If the bigger boundaries at most grounds have lifted the spirits of bowlers converging on Australia for the T20 World Cup, they do well to temper their optimism with a flood of runs predicted by some from the tournament’s Super 12 stage.
Cricket’s shortest format is unapologetically batter-biased and bowlers, often cast as cannon-fodder, derive nearly as much delight from a dot ball as they would from a dismissal in one-dayers or tests.
Ground dimensions, however, suggest shots that would clear the boundary in most stadiums in the sub-continent and New Zealand, might not even make the rope in Sydney, Melbourne and Perth.
New Zealand coach Gary Stead, however, expects that bowlers will still have their work cut out when the world’s best batmen start firing.
“I think what T20 cricket has certainly done is made teams much more comfortable in chasing bigger scores,” the 50-year-old said on Sunday.
“So yeah, you’re going to have to bowl very, very well if you are defending scores of 150-170 now, and that was shown through the tri-series (in Christchurch) as well.”
Having played in the inaugural World Cup in 2007, India captain Rohit Sharma has seen close at hand how the game has evolved over the years and he believes the trend towards higher totals is likely to continue even in Australia.
“You can literally see how it is played now compared to what it was like in 2007,” Rohit said at the pre-tournament captains’ news conference.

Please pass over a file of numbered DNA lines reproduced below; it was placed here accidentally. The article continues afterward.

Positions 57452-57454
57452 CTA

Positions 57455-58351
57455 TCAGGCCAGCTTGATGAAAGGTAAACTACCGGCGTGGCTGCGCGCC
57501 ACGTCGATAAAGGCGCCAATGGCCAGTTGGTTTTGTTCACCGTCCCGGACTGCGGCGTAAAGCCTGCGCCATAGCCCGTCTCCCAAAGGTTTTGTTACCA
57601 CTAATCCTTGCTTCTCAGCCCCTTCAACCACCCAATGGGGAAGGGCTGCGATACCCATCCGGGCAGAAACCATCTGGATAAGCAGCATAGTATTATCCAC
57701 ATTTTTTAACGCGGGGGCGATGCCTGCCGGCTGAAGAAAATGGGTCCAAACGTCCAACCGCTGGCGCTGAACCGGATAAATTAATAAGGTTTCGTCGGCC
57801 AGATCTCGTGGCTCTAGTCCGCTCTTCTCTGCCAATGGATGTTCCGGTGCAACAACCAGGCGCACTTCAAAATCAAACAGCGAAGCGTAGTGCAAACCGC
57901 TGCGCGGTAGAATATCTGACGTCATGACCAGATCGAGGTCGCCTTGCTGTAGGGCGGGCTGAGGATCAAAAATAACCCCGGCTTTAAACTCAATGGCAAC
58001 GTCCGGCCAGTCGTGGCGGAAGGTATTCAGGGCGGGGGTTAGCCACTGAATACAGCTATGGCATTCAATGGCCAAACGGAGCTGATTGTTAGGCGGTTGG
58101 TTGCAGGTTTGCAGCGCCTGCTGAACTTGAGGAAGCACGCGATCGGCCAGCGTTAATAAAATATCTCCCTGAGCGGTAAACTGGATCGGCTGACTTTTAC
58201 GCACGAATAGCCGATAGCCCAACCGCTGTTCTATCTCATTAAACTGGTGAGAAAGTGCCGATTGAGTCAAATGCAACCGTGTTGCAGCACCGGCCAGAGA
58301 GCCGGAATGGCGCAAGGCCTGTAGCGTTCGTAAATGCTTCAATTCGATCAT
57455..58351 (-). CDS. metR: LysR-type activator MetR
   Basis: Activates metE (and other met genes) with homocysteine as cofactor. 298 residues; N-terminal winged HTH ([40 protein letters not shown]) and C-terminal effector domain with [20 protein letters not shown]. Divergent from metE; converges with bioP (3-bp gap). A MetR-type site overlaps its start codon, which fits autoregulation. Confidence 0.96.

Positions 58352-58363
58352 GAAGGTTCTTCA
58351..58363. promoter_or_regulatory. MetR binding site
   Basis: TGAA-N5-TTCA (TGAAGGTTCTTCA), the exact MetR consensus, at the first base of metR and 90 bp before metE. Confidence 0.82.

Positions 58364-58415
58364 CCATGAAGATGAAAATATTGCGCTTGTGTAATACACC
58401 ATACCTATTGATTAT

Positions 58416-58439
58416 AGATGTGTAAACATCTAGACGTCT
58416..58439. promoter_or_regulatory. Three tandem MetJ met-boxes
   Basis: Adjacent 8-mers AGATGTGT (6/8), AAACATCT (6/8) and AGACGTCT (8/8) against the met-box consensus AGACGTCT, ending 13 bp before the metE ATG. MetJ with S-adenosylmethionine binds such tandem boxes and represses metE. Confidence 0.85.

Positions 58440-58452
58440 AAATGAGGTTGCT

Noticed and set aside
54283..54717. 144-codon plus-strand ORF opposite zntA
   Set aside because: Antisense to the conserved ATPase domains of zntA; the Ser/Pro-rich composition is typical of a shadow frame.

“140 or 150 was a good score back then and now people try and get that score in 14 or 15 overs.
“Teams take more risks (now) without worrying about the result and I think that is a good way to play this format.”
That is how inaugural champions India would play under him in the tournament, the 35-year-old added.
“This is the kind of format where there is risk, but there are high rewards as well,” he added.
“We have got to be brave enough to take those risks and certainly be prepared to do that as well.”
India’s preparation included devising ways to score freely even when hitting sixes is not that easy – as they found during practice matches in Perth and Brisbane where several batters were caught near the rope.
“You have to be smart when you plan your batting on grounds like these,” Rohit explained.
“Hitting boundaries and sixes, of course, sounds nice, but you cannot forget pushing the ball in the gap, running between the wickets really hard and trying to get eight-nine runs in an over.”